It's much easier for scientists to see the messy aftermath of stellar explosions than to watch the prelude to the drama.
But finally, astronomers managed to observe a red giant star just as it "went supernova," as exploding stars are called. Using a telescope in Hawaii, a team of scientists gathered observations of a red supergiant star in summer 2020. Lo and behold, in September, that very same star died in a supernova dubbed (SN) 2020tlf — an explosion that team members called "one of the most intriguing" supernovas of its type.
"This is a breakthrough in our understanding of what massive stars do moments before they die," Wynn Jacobson-Galán, an astronomy National Science Foundation Graduate Research Fellow at the University of California Berkeley and lead author of a new study reporting the results, said in a statement (opens in new tab) from the Keck Observatory, where the team gathered observations. "For the first time, we watched a red supergiant star explode!"
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The star that exploded was a red supergiant that contained about 10 times the mass of the sun and was located about 120 million light-years from Earth in the NGC 5731 galaxy, according to the statement.
In the new research, the astronomers pulled together observations of the region including the supernova from a host of telescopes, beginning as early as January 2020 and continuing for nearly a full year after the explosion. (NASA's orbiting Neil Gehrels Swift Observatory joined the work after the star went boom.)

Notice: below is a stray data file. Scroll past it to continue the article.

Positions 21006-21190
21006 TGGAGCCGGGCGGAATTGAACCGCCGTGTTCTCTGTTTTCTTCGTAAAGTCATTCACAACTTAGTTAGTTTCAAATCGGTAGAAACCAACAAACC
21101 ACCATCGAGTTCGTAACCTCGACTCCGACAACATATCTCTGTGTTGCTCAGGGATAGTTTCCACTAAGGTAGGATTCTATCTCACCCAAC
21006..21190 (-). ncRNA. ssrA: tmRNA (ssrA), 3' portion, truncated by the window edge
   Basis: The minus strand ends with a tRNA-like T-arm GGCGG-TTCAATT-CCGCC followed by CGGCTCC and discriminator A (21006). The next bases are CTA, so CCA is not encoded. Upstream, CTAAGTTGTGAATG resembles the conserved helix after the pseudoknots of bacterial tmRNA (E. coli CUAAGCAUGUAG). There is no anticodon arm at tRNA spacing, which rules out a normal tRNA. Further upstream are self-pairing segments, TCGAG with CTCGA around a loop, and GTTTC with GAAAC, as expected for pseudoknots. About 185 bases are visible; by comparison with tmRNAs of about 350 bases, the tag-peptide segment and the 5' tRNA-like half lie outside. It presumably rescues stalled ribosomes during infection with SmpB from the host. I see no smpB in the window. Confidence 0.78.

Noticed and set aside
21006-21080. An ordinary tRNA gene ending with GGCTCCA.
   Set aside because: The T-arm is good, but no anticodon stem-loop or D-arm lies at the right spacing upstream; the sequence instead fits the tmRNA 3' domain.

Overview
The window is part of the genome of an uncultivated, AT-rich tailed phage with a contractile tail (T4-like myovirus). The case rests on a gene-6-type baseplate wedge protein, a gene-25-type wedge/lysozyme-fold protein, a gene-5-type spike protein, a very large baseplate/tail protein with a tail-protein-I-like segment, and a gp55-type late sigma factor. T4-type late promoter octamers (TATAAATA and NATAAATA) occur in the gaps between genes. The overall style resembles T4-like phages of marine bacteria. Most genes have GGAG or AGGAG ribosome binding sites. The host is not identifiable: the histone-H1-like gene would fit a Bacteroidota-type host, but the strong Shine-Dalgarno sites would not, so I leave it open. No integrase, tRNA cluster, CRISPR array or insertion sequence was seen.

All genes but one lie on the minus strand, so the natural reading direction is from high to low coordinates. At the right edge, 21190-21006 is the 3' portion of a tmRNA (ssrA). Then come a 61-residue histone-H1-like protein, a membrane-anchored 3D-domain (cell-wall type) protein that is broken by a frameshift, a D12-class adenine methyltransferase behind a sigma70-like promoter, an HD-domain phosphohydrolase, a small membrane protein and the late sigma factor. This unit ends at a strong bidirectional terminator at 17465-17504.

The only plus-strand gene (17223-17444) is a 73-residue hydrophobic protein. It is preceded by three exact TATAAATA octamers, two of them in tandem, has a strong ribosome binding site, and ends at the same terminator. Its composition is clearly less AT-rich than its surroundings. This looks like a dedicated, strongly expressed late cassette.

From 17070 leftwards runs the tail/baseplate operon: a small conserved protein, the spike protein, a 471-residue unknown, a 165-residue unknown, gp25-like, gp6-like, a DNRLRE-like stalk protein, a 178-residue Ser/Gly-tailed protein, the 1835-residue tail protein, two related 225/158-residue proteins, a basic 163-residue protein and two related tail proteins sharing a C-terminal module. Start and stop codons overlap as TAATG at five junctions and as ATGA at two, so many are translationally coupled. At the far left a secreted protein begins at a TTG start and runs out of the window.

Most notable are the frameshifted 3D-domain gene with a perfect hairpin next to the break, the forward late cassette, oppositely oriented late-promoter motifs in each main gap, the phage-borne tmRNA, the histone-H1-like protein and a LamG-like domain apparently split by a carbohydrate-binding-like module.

Taken together with some archival observations, all that information gave the scientists a sense of what the neighborhood is like, how the star was behaving in its final days and how the supernova itself unfolded.
Particularly of interest to the astronomers were observations of the star gathered within the last four months pre-supernova, which showed extra light in the area. Observations to date hadn't given any hint that red supergiants act any differently before exploding; the SN 2020tlf activity suggests that some of these stars may put up red flags.
"It's like watching a ticking time bomb," study senior author Raffaella Margutti, an astronomer also at UC Berkeley, said in the same statement. "We've never confirmed such violent activity in a dying red supergiant star where we see it produce such a luminous emission, then collapse and combust, until now."
The astronomers hope to spot more red supergiants pre-eruption to better understand the final days that lead up to a supernova event.
"I am most excited by all of the new 'unknowns' that have been unlocked by this discovery," Jacobson-Galán said. "Detecting more events like SN 2020tlf will dramatically impact how we define the final months of stellar evolution, uniting observers and theorists in the quest to solve the mystery on how massive stars spend the final moments of their lives."
The new study (opens in new tab) was published Thursday (Jan. 6) in The Astrophysical Journal.